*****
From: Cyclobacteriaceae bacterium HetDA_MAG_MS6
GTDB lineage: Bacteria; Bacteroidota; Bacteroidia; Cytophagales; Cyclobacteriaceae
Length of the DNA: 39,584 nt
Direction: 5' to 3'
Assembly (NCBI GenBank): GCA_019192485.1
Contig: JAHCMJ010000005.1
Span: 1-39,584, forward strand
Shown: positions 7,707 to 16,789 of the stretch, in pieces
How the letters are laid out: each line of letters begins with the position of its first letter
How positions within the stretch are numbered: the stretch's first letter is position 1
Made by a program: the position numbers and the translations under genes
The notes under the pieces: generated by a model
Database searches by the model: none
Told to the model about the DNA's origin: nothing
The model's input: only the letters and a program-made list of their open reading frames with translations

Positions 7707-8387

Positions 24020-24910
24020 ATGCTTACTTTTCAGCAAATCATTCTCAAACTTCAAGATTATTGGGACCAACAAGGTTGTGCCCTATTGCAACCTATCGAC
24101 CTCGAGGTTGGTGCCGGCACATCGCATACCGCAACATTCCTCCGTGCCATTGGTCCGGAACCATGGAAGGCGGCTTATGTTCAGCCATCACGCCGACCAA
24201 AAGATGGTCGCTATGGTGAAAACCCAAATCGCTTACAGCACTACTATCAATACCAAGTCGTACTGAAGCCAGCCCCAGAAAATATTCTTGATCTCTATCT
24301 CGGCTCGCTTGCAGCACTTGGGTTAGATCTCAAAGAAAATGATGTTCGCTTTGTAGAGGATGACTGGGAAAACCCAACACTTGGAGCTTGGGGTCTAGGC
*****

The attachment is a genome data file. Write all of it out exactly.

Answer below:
From: Cyclobacteriaceae bacterium HetDA_MAG_MS6
GTDB lineage: Bacteria; Bacteroidota; Bacteroidia; Cytophagales; Cyclobacteriaceae
Length of the DNA: 39,584 nt
Direction: 5' to 3'
Assembly (NCBI GenBank): GCA_019192485.1
Contig: JAHCMJ010000005.1
Span: 1-39,584, forward strand
Shown: positions 7,707 to 16,789 of the stretch, in pieces
How the letters are laid out: each line of letters begins with the position of its first letter
How positions within the stretch are numbered: the stretch's first letter is position 1
Made by a program: the position numbers and the translations under genes
The notes under the pieces: generated by a model
Database searches by the model: none
Told to the model about the DNA's origin: nothing
The model's input: only the letters and a program-made list of their open reading frames with translations

Positions 7707-8387

Positions 24020-24910
24020 ATGCTTACTTTTCAGCAAATCATTCTCAAACTTCAAGATTATTGGGACCAACAAGGTTGTGCCCTATTGCAACCTATCGAC
24101 CTCGAGGTTGGTGCCGGCACATCGCATACCGCAACATTCCTCCGTGCCATTGGTCCGGAACCATGGAAGGCGGCTTATGTTCAGCCATCACGCCGACCAA
24201 AAGATGGTCGCTATGGTGAAAACCCAAATCGCTTACAGCACTACTATCAATACCAAGTCGTACTGAAGCCAGCCCCAGAAAATATTCTTGATCTCTATCT
24301 CGGCTCGCTTGCAGCACTTGGGTTAGATCTCAAAGAAAATGATGTTCGCTTTGTAGAGGATGACTGGGAAAACCCAACACTTGGAGCTTGGGGTCTAGGC